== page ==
The impact of ecosystem connectivity on coral reef resilience
Article first published online: 27 FEB 2008
© 2008 The Authors. Journal compilation © 2008 British Ecological Society
Journal of Applied Ecology
Volume 45, Issue 3, pages 854–862, June 2008
How to Cite
Mumby, P. J. and Hastings, A. (2008), The impact of ecosystem connectivity on coral reef resilience. Journal of Applied Ecology, 45: 854–862. doi: 10.1111/j.1365-2664.2008.01459.x
- Issue published online: 27 FEB 2008
- Article first published online: 27 FEB 2008
- Received 8 October 2007; accepted 8 January 2008Handling Editor: Jenny Gill
- 1Ontogenetic dispersal of animals has been observed among many ecosystems, but its full ecological significance is poorly understood. By modelling the consequences of ontogenetic reef fish dispersal between Caribbean mangroves and adjacent coral reefs, we quantify the broader implications of ecosystem connectivity for ecosystem function and resilience to climate-driven disturbance.
- 2Mangrove-driven enrichment of parrotfish grazing on two coral reef habitats was calculated using empirical data. The consequences of increased grazing were then investigated using a spatial simulation of coral reef dynamics in shallow (depth 3–6 m) and mid-shelf forereefs (depth 7–15 m).
- 3The largest increase in grazing occurred in shallow reefs, but was found to have negligible consequences for coral population dynamics.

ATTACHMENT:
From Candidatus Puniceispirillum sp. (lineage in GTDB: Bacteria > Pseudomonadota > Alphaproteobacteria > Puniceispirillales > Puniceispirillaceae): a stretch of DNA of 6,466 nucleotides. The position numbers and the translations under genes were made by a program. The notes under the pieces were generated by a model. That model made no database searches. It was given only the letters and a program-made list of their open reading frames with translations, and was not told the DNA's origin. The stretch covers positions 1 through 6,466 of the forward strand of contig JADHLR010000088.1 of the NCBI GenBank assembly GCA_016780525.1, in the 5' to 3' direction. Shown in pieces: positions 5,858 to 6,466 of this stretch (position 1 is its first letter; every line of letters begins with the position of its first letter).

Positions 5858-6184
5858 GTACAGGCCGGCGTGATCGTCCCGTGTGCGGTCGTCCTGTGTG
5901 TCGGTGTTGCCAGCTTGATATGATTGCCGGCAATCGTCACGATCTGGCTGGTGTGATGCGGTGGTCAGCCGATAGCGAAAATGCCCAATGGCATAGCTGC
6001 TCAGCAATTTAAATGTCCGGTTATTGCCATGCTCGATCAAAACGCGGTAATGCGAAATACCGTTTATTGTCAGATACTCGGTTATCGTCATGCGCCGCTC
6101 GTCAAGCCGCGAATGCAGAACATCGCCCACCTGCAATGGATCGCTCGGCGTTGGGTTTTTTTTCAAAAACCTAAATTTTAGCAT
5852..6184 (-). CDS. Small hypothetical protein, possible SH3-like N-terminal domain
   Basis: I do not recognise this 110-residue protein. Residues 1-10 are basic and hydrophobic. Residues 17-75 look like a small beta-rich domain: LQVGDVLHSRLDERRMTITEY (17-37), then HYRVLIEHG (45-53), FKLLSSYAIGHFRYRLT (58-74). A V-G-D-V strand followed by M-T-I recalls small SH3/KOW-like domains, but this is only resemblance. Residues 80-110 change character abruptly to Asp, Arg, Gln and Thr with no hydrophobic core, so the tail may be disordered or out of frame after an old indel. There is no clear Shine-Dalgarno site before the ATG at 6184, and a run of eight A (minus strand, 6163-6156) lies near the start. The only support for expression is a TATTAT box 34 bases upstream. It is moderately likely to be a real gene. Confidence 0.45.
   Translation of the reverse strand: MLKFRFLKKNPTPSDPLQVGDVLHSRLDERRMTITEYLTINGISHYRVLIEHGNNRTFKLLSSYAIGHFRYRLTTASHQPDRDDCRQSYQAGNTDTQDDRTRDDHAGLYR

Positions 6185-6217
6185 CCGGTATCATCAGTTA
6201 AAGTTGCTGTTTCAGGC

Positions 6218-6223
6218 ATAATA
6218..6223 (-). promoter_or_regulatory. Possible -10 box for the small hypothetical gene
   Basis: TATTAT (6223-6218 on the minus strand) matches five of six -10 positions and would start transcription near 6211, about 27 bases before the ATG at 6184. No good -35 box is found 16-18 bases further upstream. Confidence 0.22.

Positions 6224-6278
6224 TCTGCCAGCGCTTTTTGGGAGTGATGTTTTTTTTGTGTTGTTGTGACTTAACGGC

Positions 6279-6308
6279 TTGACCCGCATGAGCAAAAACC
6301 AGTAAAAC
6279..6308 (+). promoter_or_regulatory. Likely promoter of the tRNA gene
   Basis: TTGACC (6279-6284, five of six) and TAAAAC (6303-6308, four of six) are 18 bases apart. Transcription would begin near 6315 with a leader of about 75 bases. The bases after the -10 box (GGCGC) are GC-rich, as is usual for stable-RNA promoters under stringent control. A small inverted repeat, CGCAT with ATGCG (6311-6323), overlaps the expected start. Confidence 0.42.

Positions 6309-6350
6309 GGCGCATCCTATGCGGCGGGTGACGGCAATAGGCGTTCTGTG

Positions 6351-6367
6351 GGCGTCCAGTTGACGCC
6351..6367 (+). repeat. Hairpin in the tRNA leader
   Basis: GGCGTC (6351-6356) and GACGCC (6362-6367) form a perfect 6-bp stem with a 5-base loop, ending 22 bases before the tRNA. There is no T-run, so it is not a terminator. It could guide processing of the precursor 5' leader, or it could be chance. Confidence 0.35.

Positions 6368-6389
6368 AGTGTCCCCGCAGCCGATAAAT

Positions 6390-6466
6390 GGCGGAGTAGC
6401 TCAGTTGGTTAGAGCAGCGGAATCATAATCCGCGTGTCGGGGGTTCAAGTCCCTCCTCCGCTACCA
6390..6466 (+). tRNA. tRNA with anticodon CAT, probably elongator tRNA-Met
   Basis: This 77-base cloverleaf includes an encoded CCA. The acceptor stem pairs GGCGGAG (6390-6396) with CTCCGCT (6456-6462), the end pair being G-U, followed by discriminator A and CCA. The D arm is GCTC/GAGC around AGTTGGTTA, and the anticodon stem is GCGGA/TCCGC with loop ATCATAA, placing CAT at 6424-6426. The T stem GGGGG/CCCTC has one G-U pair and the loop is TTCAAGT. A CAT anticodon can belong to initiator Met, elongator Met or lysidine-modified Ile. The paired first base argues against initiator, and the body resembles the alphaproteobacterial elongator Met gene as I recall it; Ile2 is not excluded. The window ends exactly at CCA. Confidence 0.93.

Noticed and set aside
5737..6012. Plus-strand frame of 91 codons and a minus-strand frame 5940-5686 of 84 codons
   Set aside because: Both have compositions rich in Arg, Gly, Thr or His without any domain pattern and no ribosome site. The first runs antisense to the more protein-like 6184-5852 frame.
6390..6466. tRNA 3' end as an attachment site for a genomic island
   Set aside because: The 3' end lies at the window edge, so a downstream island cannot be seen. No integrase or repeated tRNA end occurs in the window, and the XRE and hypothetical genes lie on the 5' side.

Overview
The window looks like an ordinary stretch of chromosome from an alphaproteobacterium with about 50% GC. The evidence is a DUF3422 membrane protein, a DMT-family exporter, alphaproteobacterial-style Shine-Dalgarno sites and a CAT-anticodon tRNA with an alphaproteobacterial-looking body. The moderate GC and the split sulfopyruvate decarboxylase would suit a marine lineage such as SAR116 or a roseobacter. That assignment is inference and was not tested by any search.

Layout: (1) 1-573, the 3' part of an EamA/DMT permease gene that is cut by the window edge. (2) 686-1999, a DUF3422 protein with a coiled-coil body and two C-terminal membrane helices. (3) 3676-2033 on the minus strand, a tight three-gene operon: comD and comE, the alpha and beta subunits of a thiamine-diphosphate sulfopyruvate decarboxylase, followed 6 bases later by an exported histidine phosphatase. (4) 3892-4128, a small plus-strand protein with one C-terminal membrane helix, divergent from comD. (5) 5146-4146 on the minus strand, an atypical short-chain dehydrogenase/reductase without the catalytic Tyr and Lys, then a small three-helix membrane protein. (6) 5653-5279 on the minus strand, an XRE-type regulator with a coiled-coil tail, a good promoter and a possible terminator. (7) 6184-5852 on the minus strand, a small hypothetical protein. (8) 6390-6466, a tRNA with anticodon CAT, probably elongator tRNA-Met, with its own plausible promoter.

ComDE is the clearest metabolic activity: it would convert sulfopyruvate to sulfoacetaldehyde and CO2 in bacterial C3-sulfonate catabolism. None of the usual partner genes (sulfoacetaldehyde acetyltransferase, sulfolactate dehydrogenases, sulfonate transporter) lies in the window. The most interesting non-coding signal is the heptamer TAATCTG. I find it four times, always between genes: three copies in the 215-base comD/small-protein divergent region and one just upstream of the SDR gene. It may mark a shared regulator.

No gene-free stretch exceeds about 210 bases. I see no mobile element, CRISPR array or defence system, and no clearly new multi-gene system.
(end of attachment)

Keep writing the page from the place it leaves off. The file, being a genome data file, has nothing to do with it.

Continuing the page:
- 4In contrast, relatively weak increases in grazing on deeper reefs had profound consequences: reefs near mangroves were able to experience coral recovery under the most intense hurricane regimes of the Caribbean, whereas those lacking ecosystem connectivity had little capacity for recovery.
- 5This surprising result occurs because reefs exhibit multiple stable equilibria and mangrove enrichment of grazing in mid-shelf reefs coincides with a zone of system instability. A small increase in grazing shifted the reef beyond a bifurcation point, thereby enhancing resilience massively. A relatively large increase in grazing in shallow reefs had minimal ecosystem consequence because the grazing levels concerned were more than double the levels needed to exceed the corresponding bifurcation point for this habitat.
- 6Synthesis and applications. Caribbean mangroves are being deforested at a faster rate than rainforests, yet their protective role against hurricane damage extends not only shoreward to coastal environments but also seaward to increasing the resilience of offshore coral reefs. Specifically, ontogenetic mechanisms of ecosystem connectivity involving parrotfish may increase the probability that coral populations will recover from climate-induced changes in hurricane disturbance. Efforts to arrest mangrove deforestation and restore mangrove habitats are likely to increase the likelihood of recovery of corals on mid-depth (7–15 m) reefs after disturbance. In general, the ecosystem-level consequences of ontogenetic migration do not correspond necessarily to the magnitude of locally observed effects (i.e. the pattern of grazer enrichment exhibited the opposite pattern to that of its consequences for system resilience). Therefore, caution must be exercised when interpreting the functional significance of changes in species abundance for ecosystem process (e.g. grazing pressure and its implications for coral growth and survival). Impacts of shifting abundance or process are perhaps best appreciated using mechanistic ecosystem models.